I first heard about the people living in the Las Vegas storm drains last summer, when I was researching for Light and Dark. A Google search led me to several newspaper articles profiling Matthew O’Brien’s book, Beneath The Neon: Life and Death in the Tunnels of Las Vegas. O’Brien spent a summer exploring the many flood channels that run underneath the city and getting to know some of the residents who call the tunnels home.
In the summer of 2002, Matt O’Brien, then editor of Las Vegas CityLife, explored the storm drains with reporter Josh Ellis. In 2004, Matt took a sabbatical from CityLife and set out to explore more of the drains on his own. Those stories became Beneath the Neon.
The book is heartbreaking, humorous, informative, and at times, scary. It also gave me a whole new world to explore in Light and Dark, so I nervously contacted Matt about an interview.
He was nice enough to talk with me about Beneath the Neon, and I’m really excited to share the interview with you.
Hi Matt! How are you?
I’m good. How are you doing? Thanks for reaching out to me. I enjoyed reading over your blog.
(I’m happy we aren’t Skyping because I’m blushing to my hair).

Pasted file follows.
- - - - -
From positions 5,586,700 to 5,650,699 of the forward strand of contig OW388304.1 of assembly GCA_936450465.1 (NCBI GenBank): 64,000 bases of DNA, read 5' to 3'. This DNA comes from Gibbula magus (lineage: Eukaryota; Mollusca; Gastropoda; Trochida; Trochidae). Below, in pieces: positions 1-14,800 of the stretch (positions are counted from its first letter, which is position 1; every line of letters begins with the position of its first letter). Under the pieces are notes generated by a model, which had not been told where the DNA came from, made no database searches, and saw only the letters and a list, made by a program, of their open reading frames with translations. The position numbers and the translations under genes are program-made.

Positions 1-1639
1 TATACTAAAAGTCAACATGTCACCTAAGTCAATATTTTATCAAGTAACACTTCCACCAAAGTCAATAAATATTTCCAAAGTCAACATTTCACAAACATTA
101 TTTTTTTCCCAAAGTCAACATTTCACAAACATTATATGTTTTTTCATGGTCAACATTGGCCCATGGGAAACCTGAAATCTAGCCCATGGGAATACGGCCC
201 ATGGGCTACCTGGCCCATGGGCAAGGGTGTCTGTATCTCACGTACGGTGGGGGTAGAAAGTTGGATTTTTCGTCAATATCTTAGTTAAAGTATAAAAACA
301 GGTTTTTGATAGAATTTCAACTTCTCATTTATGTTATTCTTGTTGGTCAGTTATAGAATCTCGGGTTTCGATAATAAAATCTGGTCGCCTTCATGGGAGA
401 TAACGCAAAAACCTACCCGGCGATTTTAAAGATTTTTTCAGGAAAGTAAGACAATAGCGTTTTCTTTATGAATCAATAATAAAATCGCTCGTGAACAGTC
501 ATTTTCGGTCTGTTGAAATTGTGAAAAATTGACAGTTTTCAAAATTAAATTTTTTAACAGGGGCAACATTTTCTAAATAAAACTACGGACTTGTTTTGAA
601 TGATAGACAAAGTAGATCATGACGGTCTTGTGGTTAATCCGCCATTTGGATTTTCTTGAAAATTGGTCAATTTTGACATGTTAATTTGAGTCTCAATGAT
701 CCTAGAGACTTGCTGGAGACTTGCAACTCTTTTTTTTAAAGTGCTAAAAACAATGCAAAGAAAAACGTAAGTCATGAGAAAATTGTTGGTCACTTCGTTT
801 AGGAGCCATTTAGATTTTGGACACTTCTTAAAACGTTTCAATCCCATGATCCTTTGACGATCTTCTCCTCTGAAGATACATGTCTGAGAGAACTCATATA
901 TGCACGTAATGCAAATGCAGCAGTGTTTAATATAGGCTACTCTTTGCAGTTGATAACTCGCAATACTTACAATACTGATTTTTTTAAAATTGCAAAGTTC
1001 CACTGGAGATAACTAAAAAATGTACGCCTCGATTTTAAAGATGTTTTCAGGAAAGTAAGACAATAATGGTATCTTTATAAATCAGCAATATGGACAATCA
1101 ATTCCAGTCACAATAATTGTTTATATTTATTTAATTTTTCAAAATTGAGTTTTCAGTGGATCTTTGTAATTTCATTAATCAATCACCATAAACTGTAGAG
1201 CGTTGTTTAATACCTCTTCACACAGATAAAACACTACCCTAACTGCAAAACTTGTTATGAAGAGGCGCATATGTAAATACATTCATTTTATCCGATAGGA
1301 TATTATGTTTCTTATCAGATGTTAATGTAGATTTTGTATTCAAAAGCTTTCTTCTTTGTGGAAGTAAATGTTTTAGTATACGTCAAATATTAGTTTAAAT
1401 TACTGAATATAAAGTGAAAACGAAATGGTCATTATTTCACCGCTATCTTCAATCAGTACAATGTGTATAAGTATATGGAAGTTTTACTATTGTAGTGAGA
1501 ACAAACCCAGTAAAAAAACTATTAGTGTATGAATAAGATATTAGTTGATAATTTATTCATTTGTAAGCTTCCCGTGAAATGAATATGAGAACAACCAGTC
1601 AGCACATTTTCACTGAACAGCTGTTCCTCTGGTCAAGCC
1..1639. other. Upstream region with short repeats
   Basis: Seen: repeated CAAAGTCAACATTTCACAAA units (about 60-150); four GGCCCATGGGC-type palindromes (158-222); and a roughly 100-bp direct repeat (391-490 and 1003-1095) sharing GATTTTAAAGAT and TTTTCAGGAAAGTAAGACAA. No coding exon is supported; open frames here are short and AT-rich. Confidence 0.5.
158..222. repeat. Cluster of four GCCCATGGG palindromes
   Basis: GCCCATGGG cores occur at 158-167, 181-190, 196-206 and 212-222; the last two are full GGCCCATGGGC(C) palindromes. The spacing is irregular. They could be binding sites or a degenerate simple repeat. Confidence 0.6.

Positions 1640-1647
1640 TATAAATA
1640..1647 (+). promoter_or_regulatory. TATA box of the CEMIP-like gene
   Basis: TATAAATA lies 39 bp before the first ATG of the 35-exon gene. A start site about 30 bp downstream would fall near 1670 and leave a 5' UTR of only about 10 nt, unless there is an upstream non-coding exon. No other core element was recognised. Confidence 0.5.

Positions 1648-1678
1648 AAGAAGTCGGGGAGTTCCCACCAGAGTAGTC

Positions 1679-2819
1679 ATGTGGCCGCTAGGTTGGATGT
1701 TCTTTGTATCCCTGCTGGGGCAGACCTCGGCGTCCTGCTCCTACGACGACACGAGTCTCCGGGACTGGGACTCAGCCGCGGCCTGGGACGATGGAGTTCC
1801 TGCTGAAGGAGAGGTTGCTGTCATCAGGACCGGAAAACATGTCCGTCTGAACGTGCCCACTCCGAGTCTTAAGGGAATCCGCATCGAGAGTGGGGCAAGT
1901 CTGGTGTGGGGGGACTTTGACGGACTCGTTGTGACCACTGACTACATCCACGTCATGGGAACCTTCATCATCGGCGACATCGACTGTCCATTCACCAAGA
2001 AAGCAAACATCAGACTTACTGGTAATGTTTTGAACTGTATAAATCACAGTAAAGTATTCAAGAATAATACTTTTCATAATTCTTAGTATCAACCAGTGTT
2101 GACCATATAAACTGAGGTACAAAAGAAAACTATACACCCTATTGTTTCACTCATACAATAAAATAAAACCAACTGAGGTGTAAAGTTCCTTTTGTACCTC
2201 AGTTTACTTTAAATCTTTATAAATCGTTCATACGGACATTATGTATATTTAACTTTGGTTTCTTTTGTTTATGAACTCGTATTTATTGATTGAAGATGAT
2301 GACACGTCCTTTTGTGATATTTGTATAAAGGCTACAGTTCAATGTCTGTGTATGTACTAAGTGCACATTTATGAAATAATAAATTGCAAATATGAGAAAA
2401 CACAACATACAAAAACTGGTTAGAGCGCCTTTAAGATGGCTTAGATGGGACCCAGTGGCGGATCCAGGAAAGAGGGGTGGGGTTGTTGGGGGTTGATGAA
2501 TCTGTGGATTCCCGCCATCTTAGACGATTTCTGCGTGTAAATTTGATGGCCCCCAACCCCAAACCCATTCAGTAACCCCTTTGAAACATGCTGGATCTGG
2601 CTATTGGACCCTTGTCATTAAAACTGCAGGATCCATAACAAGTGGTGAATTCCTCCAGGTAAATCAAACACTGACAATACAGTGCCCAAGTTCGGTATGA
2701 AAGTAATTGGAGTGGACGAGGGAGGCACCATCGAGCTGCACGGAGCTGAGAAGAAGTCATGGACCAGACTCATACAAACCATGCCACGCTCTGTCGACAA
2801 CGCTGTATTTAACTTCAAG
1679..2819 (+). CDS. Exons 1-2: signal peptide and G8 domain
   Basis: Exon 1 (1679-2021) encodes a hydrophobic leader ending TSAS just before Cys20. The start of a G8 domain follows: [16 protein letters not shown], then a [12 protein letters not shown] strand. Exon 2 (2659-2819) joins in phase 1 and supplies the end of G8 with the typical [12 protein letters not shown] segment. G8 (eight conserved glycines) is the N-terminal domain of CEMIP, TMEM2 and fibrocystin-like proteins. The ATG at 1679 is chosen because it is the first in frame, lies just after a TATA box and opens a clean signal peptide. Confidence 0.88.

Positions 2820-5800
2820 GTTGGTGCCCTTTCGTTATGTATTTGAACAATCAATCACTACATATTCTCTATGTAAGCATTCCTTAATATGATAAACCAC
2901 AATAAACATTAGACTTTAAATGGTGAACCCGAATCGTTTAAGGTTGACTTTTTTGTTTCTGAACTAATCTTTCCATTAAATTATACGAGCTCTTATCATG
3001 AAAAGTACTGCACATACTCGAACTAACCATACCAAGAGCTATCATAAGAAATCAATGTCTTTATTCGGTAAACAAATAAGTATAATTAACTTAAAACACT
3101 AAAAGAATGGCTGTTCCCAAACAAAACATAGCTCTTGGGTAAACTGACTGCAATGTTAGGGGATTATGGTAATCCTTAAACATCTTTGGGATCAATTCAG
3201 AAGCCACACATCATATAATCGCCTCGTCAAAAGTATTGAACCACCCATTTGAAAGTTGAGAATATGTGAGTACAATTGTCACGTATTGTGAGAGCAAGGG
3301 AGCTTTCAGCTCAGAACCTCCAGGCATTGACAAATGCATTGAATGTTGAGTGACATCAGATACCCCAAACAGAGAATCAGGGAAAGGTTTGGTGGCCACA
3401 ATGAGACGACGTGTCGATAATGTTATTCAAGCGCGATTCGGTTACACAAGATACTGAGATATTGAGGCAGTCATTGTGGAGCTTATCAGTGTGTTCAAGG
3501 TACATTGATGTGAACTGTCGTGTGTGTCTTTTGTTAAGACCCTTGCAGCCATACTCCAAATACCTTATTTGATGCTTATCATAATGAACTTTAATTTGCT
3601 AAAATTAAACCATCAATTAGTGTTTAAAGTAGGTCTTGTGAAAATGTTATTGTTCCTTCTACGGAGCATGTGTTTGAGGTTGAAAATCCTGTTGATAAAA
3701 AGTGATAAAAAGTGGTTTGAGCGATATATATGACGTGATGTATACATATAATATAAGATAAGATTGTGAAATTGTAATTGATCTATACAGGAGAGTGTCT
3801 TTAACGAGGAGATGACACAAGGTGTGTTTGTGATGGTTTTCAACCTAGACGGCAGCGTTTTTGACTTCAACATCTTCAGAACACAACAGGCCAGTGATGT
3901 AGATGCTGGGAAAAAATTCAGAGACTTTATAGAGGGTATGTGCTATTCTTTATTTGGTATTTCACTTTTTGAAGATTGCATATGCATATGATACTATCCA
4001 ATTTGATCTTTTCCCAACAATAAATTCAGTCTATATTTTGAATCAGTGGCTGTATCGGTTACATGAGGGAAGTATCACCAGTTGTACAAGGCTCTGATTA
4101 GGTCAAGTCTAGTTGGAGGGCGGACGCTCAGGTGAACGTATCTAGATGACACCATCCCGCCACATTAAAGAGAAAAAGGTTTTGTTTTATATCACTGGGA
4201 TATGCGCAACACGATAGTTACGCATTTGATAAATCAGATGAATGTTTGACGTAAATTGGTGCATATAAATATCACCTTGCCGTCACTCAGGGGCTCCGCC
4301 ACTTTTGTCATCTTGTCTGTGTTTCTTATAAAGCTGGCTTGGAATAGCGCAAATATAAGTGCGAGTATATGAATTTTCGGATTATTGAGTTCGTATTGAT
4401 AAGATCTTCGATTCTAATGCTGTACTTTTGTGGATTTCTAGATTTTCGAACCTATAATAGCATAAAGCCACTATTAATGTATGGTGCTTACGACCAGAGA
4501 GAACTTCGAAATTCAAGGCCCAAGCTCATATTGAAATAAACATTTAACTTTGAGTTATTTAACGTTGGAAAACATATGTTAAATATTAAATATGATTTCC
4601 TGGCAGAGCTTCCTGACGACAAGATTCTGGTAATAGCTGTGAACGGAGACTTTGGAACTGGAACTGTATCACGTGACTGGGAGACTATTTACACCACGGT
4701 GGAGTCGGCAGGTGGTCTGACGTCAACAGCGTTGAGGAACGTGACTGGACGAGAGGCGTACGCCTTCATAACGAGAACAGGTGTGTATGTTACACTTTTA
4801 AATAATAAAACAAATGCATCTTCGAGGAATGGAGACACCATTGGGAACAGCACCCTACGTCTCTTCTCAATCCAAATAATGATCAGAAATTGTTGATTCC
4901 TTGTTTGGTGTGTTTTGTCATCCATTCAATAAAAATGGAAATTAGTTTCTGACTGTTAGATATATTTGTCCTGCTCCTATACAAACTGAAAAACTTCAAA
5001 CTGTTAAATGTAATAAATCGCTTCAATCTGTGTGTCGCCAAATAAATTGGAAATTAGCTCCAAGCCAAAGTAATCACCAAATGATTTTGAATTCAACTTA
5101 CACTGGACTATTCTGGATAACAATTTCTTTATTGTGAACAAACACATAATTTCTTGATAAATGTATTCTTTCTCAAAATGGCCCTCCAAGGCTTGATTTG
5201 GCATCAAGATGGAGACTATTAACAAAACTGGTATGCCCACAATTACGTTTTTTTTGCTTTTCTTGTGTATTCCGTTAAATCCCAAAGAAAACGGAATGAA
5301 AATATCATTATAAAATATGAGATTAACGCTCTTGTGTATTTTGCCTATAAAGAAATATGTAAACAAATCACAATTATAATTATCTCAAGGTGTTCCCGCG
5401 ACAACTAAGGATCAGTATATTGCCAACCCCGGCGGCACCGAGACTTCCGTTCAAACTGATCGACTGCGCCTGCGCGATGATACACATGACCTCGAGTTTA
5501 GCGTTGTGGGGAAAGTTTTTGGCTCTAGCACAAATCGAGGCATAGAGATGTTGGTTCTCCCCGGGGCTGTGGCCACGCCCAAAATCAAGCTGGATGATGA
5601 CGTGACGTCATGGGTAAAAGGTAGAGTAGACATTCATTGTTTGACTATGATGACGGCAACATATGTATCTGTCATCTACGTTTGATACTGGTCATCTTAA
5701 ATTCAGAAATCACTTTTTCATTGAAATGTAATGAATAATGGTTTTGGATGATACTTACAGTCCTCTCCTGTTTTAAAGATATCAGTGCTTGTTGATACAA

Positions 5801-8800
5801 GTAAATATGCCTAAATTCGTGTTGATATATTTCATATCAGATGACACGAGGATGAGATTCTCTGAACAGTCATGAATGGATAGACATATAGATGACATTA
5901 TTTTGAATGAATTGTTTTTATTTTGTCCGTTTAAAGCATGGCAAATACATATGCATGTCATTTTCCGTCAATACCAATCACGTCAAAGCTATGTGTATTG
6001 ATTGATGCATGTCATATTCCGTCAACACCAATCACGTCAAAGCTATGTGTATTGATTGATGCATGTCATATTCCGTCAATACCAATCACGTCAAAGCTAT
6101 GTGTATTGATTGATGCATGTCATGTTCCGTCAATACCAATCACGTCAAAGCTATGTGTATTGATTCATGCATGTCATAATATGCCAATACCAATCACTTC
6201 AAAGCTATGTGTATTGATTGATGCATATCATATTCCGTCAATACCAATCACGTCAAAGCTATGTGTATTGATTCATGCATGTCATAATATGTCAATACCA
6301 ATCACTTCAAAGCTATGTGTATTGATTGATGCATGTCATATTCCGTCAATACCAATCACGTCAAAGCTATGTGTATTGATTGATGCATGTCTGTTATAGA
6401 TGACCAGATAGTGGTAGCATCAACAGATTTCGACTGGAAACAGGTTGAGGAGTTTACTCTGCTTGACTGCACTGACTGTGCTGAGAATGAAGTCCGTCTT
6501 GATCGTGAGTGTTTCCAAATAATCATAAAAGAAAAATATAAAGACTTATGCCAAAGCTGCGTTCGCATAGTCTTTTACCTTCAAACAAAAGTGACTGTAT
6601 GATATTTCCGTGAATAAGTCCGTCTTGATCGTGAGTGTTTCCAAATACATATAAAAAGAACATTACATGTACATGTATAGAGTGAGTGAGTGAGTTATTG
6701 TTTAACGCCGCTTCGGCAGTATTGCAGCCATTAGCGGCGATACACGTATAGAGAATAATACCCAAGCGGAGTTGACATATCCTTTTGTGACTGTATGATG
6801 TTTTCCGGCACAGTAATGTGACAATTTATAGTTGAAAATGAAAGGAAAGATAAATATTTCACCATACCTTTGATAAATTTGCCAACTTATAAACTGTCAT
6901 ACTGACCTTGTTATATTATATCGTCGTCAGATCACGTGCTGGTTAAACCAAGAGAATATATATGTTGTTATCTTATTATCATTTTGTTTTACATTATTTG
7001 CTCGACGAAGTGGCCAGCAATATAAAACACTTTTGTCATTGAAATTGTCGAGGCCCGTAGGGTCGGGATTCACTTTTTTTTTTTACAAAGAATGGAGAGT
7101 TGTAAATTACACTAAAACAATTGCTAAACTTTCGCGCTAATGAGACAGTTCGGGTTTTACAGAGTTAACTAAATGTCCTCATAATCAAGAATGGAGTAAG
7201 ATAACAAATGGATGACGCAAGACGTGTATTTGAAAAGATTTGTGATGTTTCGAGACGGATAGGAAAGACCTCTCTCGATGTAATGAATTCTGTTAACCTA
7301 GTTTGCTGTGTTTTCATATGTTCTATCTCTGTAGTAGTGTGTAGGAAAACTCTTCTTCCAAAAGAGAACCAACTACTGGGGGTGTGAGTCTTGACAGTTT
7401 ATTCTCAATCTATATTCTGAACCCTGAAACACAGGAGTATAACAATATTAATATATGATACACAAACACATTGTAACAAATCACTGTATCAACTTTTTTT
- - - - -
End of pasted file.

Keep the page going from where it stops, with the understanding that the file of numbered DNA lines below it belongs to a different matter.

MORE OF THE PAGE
Thank you. I’m just plugging away.
Well, it looks good. Reads well.
Thank you. I have to tell you, I found out about Beneath the Neon by accident. I Googled Las Vegas tunnels, thinking there would be historical references for the mobs. I was blown away.
A lot of people locally still don’t know about them even though the book received so much attention. But now that it’s become a little more common knowledge, I get the occasional email from people wanting to know what they can do to help. Seems like people are a little more sympathetic toward the cause. Just not a lot of people understand this is going on in Vegas.
I know the Vegas housing market has gone down in recent years. How has it affected the homeless?
The people who live in the tunnels live off the excess of the city. When the city is doing well, they dumpster dive, panhandle, credit hustle. With more tourists, they seem to do better, and they seem to be suffering in this economy.
You interviewed some really interesting people in Beneath the Neon. Have you been able to keep track of them? (I asked about a man called Lawrence, a talented writer trapped in the tunnels by his own demons.)
I only saw him once, when I was working at CityLife, probably a year or two after the interview. He came by the newsroom to say hello. I’ve been by his camp, and it’s obvious he’s not living there. Lawrence, like a lot of people you meet in the tunnels, you just have no idea what’s become of them. Some are dead, some are in prison, some have moved to a different place in the drains, some are on the streets, and then hopefully a few have fought their way out and are living in an apartment or at least in a weekly motel above ground.